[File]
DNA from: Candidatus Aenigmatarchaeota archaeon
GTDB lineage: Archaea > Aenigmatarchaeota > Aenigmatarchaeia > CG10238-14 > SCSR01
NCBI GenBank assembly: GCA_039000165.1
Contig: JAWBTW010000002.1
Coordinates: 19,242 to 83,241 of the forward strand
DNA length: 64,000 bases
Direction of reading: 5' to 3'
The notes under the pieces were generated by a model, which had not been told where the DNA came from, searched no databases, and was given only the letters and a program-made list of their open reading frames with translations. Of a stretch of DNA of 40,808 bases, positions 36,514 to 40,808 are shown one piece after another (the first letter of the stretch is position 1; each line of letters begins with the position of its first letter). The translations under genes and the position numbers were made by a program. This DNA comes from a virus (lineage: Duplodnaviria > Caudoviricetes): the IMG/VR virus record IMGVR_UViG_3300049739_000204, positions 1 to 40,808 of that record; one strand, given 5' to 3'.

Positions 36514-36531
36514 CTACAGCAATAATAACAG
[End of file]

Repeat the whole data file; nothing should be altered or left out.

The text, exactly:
DNA from: Candidatus Aenigmatarchaeota archaeon
GTDB lineage: Archaea > Aenigmatarchaeota > Aenigmatarchaeia > CG10238-14 > SCSR01
NCBI GenBank assembly: GCA_039000165.1
Contig: JAWBTW010000002.1
Coordinates: 19,242 to 83,241 of the forward strand
DNA length: 64,000 bases
Direction of reading: 5' to 3'
The notes under the pieces were generated by a model, which had not been told where the DNA came from, searched no databases, and was given only the letters and a program-made list of their open reading frames with translations. Of a stretch of DNA of 40,808 bases, positions 36,514 to 40,808 are shown one piece after another (the first letter of the stretch is position 1; each line of letters begins with the position of its first letter). The translations under genes and the position numbers were made by a program. This DNA comes from a virus (lineage: Duplodnaviria > Caudoviricetes): the IMG/VR virus record IMGVR_UViG_3300049739_000204, positions 1 to 40,808 of that record; one strand, given 5' to 3'.

Positions 36514-36531
36514 CTACAGCAATAATAACAG